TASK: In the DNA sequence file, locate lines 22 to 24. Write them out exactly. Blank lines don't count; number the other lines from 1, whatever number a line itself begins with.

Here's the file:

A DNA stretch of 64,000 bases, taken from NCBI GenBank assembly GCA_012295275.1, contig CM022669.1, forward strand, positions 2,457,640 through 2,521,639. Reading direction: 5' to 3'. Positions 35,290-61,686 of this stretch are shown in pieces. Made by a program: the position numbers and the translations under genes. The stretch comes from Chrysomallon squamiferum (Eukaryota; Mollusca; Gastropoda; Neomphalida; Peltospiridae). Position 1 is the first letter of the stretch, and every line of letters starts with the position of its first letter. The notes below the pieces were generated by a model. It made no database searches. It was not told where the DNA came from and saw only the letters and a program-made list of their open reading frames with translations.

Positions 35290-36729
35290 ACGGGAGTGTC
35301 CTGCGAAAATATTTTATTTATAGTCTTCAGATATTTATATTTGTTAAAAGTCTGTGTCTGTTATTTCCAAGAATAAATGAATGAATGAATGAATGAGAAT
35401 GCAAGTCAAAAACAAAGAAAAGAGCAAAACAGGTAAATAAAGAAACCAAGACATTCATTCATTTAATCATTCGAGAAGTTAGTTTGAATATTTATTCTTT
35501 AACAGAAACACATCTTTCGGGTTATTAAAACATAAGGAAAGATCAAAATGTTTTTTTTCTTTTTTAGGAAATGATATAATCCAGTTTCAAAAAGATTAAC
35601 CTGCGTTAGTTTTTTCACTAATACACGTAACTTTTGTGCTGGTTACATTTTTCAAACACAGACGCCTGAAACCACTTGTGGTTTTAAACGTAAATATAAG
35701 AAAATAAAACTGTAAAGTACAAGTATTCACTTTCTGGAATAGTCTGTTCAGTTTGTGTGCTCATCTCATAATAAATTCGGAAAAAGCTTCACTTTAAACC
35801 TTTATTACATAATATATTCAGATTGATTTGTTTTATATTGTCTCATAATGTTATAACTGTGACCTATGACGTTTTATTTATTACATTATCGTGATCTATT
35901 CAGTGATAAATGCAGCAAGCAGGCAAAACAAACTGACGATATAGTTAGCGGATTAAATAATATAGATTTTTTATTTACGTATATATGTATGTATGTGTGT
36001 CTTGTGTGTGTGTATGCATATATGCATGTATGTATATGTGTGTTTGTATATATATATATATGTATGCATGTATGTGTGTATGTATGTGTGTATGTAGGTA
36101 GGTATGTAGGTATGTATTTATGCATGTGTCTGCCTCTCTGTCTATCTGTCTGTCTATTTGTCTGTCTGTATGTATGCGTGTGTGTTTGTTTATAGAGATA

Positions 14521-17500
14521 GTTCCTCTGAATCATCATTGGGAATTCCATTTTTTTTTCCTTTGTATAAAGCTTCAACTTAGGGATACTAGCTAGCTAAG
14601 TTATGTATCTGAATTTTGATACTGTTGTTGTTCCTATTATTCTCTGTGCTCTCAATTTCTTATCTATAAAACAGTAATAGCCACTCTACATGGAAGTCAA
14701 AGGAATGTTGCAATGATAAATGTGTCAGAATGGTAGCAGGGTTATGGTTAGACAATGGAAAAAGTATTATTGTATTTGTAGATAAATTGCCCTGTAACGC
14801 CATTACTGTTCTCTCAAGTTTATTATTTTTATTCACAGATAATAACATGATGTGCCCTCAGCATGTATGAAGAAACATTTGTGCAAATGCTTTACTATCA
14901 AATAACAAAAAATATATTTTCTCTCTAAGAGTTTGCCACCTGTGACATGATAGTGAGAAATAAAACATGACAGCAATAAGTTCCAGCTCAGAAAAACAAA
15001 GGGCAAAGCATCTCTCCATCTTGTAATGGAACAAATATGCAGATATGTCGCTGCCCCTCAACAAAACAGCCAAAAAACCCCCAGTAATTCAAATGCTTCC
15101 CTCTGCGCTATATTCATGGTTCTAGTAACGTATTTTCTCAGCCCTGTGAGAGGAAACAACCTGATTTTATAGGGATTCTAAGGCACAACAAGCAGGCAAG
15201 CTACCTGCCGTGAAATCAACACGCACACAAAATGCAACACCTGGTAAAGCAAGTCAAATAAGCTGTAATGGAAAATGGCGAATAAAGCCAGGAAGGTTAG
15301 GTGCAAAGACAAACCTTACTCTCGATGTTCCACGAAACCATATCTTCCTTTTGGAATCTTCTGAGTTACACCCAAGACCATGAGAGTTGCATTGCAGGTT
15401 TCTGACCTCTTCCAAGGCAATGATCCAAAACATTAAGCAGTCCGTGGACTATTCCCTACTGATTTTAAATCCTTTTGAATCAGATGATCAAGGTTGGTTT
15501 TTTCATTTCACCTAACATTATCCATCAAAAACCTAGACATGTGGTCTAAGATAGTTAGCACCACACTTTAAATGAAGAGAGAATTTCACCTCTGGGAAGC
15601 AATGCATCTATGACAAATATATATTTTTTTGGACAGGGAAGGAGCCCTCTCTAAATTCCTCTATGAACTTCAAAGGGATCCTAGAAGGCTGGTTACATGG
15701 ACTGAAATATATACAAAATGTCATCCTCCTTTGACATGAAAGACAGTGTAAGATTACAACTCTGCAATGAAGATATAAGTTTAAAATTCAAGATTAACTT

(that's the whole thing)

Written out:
15301 GTGCAAAGACAAACCTTACTCTCGATGTTCCACGAAACCATATCTTCCTTTTGGAATCTTCTGAGTTACACCCAAGACCATGAGAGTTGCATTGCAGGTT
15401 TCTGACCTCTTCCAAGGCAATGATCCAAAACATTAAGCAGTCCGTGGACTATTCCCTACTGATTTTAAATCCTTTTGAATCAGATGATCAAGGTTGGTTT
15501 TTTCATTTCACCTAACATTATCCATCAAAAACCTAGACATGTGGTCTAAGATAGTTAGCACCACACTTTAAATGAAGAGAGAATTTCACCTCTGGGAAGC